Hiring managers who are trying to recruit top talent usually focus on their companies' amazing cultures, competitive pay, or plentiful opportunities for advancement. They tend to stay away from the negative aspects of the job--and who can blame them? After all, it's not like you talk about all your flaws on the first date.
But Jeff Bezos takes the opposite approach at Amazon. When courting candidates, he warns them, "It's not easy to work here."
Surprisingly, this technique works well--really well.
Think about the sort of personality that's intrigued, not intimidated, by such a statement; it's a self-selecting type that thrives on challenges. It therefore makes total sense that Amazon's employees are known to be especially passionate, determined people.
"Our culture is friendly and intense, but if push comes to shove we'll settle for intense," Bezos said to Forbes magazine.
In addition, being upfront about the rigors of the job makes a potential employee more ready to believe all of the positive things he or she is being told--after all, if the hiring manager is honest about the bad, it follows he or she is honest about the good, too.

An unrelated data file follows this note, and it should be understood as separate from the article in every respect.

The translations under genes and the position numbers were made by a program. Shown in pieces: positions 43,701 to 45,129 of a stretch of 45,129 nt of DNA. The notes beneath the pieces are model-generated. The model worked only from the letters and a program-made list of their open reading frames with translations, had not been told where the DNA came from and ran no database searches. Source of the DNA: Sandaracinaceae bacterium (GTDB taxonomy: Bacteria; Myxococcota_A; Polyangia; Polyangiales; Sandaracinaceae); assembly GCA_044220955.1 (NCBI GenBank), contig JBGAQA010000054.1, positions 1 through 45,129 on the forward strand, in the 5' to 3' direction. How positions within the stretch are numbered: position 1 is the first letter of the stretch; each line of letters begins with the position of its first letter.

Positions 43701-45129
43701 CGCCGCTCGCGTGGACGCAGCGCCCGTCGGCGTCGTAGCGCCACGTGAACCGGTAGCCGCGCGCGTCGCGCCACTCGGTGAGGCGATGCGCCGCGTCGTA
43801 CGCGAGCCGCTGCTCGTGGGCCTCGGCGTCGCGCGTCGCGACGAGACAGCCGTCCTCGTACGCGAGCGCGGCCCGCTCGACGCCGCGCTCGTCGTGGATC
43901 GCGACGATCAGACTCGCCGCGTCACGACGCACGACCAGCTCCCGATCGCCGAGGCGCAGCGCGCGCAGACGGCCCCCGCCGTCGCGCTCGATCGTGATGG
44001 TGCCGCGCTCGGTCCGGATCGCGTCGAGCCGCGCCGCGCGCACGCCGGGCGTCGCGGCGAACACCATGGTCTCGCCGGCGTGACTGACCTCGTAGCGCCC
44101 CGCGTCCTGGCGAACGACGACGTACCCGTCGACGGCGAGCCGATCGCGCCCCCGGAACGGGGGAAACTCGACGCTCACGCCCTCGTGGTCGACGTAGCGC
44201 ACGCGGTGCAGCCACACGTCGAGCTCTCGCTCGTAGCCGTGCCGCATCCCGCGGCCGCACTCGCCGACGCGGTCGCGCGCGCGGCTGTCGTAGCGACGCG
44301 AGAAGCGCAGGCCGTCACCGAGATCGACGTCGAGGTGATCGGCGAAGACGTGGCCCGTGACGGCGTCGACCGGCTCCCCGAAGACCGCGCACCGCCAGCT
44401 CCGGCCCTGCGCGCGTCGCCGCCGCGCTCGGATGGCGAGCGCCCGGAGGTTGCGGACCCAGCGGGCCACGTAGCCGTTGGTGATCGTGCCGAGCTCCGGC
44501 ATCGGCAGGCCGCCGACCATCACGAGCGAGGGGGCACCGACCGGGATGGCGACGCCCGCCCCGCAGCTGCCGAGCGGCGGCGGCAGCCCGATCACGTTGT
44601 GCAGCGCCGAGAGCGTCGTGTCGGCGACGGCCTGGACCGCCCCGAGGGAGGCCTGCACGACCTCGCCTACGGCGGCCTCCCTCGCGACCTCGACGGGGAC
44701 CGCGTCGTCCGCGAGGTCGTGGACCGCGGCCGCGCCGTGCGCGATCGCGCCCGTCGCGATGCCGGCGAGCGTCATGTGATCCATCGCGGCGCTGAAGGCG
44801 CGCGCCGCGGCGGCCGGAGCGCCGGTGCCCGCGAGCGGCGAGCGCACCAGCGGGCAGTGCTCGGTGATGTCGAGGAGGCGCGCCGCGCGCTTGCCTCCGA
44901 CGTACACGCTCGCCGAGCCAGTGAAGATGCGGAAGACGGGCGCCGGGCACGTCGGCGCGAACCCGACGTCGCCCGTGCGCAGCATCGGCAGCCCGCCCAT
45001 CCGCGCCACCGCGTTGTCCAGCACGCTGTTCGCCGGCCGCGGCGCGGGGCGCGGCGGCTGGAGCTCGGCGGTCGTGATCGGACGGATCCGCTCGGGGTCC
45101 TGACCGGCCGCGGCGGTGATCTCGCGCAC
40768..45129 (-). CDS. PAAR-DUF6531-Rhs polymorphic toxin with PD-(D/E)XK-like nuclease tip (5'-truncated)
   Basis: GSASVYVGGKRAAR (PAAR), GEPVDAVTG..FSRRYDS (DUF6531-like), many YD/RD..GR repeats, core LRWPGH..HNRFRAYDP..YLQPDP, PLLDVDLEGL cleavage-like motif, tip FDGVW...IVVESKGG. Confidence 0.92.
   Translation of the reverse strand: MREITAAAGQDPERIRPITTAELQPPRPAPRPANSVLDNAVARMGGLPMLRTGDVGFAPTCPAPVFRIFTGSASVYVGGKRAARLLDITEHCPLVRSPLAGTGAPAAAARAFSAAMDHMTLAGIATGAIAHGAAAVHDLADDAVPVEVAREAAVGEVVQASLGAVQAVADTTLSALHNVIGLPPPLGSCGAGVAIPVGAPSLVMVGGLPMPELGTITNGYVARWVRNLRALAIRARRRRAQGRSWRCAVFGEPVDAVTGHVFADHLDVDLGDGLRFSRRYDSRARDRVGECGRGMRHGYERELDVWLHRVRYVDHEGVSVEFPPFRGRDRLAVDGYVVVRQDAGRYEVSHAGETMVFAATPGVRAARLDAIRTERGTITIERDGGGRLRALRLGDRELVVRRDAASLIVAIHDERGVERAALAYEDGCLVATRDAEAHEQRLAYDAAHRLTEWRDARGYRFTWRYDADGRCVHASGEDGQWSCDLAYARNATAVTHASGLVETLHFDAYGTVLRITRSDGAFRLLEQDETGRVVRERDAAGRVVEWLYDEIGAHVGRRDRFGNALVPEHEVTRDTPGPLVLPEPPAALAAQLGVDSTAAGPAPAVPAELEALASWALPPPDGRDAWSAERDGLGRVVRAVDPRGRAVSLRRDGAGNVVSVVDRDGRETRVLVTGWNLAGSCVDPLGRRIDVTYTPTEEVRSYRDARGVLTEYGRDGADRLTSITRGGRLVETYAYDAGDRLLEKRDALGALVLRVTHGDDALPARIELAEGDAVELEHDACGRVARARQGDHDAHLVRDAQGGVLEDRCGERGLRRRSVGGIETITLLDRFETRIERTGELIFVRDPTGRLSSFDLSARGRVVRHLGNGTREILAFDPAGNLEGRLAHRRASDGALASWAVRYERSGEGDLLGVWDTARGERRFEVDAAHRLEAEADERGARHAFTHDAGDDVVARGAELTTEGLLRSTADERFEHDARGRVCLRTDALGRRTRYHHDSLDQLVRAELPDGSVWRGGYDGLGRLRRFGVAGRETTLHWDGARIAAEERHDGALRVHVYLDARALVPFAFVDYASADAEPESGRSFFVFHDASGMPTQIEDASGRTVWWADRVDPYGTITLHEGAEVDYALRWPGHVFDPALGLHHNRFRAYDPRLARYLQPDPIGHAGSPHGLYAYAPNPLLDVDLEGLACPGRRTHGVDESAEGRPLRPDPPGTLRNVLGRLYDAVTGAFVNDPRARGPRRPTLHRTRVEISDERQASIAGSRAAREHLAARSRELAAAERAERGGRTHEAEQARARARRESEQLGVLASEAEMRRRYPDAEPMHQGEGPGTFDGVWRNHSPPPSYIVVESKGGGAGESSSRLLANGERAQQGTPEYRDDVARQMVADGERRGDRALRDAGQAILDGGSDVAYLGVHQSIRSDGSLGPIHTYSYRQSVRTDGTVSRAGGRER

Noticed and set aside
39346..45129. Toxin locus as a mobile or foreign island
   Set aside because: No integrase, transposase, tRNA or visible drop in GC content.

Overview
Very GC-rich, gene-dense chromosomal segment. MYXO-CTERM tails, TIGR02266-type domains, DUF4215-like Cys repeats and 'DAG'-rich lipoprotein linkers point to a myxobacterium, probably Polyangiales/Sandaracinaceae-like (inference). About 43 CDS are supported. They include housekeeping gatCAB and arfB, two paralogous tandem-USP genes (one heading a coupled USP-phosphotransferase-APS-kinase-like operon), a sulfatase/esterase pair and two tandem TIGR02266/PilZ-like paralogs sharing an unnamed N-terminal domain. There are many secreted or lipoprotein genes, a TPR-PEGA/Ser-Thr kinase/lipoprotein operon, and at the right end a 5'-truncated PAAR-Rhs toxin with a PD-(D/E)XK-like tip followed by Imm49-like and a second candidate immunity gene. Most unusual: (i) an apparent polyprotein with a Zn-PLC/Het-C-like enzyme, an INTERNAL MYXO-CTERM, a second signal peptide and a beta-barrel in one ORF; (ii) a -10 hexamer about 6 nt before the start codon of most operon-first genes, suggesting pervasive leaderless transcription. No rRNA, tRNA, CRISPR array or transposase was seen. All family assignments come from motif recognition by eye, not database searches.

If you're ever in the recruiting position, you may have just found the perfect statement to round out your pitch. However, anyone in a professional setting can use this same strategy.
Suppose you're describing a project to your co-workers and you tell them, "This won't be an easy task--but it'll have huge rewards." Now they feel like you trust them and consider them capable. They'll want to prove you right.
Or you're talking to a client and you tell him or her, "Delivering on X will be difficult, but I'm fully committed to making it happen, because your company's success is important to us."
The key is to use it authentically; don't turn molehills into mountains. But if a task, project, or job is going to be challenging, admitting that definitely motivates the people around you.